Offshore aquaculture firm, formerly known as Kampachi Farms, rebrands as Ocean Era
The Kona, Hawaii, U.S.A.-based offshore aquaculture company formerly known as Kampachi Farms, LLC, is rebranding as Ocean Era, LLC, the firm announced on 10 February.
The move is intended to position the company to better address both opportunities and challenges facing modern aquaculturists and the planet at large, according to Neil Anthony Sims, the firm’s co-founder and CEO.
“We love our kampachi. It’s a beautiful fish! But there are multiple issues that now beset the earth – the global climate crisis; ocean acidification; the limitations of fresh water, fertilizers, and land use; and the need to feed [nine] billion people by 2050. The oceans are increasingly seen as not so much a victim of these perils, but as part of the solution,” Sims said in a press release detailing the rebranding.
Under its new moniker, Ocean Era is maintaining its work on several research and development projects revolving around kampachi (Seriola rivoliana, or almaco jack) at its land-based facility in Kona, including its selective breeding program, which focuses on the production of “faster-growing, healthier fish.” The firm is also continuing trials to accelerate broodstock maturation as a means to amplify the results of the breeding program, while developing alternative feedstuffs for kampachi and other marine fish.
Ocean Era “is already engaged in several other programs that are pursuing innovations for culture further offshore, and lower down the food chain,” Sims added.
“This is a fish that eats seaweed,” Ocean Era Research Manager Lisa Vollbrecht noted. “Herbivorous fish offer the opportunity for aquaculture to not just grow fish, but also grow the feed for the fish, potentially without reliance on wild-caught forage fish or terrestrial proteins and oils. It could be a great opportunity for fish farm expansion, particularly for small-scale farms in less developed countries.”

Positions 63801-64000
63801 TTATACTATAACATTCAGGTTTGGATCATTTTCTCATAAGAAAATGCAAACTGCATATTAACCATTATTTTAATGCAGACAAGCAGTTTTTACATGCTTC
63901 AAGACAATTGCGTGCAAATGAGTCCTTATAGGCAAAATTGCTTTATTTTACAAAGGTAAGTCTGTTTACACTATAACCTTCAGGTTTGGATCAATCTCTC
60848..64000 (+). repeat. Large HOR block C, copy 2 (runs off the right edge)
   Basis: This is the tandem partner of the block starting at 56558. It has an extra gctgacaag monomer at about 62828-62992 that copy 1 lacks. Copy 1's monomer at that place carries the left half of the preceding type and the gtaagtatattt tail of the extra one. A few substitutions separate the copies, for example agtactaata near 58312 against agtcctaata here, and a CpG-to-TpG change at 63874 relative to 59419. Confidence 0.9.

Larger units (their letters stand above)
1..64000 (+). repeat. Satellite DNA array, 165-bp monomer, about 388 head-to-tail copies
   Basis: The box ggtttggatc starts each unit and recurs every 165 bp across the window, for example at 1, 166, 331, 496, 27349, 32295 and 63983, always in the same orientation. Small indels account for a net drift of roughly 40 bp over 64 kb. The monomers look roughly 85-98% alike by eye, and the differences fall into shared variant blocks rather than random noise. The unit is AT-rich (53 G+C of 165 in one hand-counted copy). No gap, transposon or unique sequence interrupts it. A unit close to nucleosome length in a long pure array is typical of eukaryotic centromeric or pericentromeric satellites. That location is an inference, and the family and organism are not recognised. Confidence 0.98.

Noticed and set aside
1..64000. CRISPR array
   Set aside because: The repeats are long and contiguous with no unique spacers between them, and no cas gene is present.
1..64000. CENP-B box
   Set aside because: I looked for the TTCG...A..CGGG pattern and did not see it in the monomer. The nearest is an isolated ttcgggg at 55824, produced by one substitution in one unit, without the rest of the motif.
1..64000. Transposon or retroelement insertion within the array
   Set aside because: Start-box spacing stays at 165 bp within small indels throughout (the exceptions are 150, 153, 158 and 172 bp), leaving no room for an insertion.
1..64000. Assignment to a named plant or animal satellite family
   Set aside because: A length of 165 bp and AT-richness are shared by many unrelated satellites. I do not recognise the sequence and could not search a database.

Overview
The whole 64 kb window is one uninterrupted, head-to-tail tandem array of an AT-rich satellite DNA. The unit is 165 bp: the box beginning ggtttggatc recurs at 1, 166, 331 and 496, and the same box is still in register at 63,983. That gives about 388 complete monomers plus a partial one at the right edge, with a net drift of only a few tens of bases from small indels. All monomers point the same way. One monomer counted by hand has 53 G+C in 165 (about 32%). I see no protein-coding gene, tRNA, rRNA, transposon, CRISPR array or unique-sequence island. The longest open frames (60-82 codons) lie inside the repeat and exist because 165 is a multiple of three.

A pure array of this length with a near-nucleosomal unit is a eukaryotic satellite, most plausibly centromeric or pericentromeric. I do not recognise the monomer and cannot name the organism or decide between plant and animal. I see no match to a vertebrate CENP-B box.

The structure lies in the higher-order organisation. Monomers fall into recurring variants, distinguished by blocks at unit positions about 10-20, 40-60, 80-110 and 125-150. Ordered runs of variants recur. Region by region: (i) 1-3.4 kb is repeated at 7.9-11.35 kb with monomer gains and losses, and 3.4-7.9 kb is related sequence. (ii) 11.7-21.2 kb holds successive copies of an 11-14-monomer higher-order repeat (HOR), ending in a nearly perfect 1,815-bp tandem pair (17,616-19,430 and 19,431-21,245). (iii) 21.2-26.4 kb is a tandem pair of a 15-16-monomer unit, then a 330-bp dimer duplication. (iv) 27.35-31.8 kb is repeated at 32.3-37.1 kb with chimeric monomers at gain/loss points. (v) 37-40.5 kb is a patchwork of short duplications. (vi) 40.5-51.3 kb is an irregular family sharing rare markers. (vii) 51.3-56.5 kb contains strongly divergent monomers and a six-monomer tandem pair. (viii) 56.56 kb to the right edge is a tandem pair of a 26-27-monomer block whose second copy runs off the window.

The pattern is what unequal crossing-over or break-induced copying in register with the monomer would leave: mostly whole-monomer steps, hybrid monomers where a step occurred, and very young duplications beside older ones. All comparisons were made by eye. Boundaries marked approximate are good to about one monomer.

Working with support from the U.S. Department of Energy’s Advanced Research Projects Agency (ARPA-E), Ocean Era is prioritizing the “Blue Fields” project, which seeks to develop offshore macroalgae culture systems and identify seaweed species for cultivation for food, feed, fertilizers, and fuel, the company said. The project is running adjacent to a second ARPA-E initiative – in collaboration with Hawaii’s leading mainland research institutes – which is looking to adapt the microbiome of kyphosus, a seaweed-eating sea chub, to improve the biodigestion of seaweeds, Ocean Era explained.
The Velella Epsilon project – pioneering endeavor in the realm of permitting for offshore aquaculture in the Gulf of Mexico – is another main pursuit of Ocean Era, it confirmed. Funded in large part by the National SeaGrant Program through the University of Florida SeaGrant, the project involves building upon the prior Velella Beta-test (an unanchored net pen) and the Velella Gamma-test (a single-point mooring net pen operated by remote command-and-control).
“The intention is to allow the local Florida fishing and boating community to recognize that offshore aquaculture can be a boon, The earlier Velella projects in Kona were phenomenal fish-aggregating devices,” Velella Epsilon Project Manager Dennis Peters said.
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